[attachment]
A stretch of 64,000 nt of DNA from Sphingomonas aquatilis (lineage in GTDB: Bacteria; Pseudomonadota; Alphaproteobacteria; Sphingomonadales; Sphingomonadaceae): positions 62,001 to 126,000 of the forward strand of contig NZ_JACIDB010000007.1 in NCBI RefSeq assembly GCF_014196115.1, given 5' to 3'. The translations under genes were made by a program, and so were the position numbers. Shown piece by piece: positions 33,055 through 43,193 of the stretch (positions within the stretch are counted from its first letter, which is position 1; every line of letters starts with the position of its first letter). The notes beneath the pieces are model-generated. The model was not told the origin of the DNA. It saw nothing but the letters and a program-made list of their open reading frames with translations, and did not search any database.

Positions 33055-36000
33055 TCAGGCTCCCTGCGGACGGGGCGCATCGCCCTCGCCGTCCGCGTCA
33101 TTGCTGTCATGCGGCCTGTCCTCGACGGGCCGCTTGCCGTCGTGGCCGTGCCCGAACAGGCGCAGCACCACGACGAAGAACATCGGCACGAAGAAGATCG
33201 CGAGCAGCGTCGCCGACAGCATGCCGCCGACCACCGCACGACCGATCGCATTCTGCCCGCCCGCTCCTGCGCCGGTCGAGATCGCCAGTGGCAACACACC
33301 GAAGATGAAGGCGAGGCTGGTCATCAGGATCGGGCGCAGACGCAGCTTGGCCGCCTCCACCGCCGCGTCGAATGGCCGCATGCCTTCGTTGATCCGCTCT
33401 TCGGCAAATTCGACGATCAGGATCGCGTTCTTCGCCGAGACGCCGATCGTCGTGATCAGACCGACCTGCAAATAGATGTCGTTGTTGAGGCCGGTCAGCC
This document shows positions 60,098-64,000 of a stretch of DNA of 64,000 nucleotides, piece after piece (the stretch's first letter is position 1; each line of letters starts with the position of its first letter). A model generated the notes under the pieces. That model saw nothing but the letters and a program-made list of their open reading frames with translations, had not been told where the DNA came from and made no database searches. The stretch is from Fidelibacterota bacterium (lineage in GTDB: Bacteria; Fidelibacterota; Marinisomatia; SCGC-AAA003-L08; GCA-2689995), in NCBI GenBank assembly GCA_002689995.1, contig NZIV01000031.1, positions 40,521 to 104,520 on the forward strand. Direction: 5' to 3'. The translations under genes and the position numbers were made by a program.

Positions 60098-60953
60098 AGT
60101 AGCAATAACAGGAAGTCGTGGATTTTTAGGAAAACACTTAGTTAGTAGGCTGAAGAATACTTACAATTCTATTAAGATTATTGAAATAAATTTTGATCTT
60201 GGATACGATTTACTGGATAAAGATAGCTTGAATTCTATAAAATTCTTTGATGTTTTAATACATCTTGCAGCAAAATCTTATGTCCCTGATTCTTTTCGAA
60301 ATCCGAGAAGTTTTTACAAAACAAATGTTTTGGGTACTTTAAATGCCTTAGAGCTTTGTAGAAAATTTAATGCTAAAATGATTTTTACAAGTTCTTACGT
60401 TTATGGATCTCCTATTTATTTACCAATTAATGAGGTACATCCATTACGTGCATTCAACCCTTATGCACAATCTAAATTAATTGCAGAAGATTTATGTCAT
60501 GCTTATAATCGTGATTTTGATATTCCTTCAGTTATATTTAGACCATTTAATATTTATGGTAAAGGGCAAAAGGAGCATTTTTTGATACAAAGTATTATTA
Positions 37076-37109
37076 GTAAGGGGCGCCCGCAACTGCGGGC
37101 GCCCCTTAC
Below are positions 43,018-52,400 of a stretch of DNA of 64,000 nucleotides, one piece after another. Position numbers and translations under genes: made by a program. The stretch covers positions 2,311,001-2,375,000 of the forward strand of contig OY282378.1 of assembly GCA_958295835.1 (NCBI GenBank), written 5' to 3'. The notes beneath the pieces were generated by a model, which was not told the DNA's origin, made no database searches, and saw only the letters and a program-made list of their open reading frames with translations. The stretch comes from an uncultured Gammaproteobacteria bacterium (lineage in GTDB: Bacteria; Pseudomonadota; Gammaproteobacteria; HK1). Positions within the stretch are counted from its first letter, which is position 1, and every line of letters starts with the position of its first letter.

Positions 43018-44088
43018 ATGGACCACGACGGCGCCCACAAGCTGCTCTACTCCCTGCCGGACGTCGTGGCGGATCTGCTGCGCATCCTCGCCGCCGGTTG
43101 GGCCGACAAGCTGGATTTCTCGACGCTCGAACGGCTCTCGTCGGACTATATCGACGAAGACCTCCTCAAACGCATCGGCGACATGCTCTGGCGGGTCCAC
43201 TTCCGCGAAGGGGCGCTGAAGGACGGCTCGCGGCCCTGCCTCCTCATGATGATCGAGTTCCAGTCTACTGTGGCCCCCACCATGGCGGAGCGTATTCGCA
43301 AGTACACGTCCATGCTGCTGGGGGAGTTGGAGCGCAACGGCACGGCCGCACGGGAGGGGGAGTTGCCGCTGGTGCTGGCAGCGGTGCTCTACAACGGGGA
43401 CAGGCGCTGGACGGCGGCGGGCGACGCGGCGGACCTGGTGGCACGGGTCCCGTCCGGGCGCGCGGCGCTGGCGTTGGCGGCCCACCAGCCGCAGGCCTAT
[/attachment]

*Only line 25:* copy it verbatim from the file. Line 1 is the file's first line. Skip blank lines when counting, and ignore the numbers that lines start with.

43401 CAGGCGCTGGACGGCGGCGGGCGACGCGGCGGACCTGGTGGCACGGGTCCCGTCCGGGCGCGCGGCGCTGGCGTTGGCGGCCCACCAGCCGCAGGCCTAT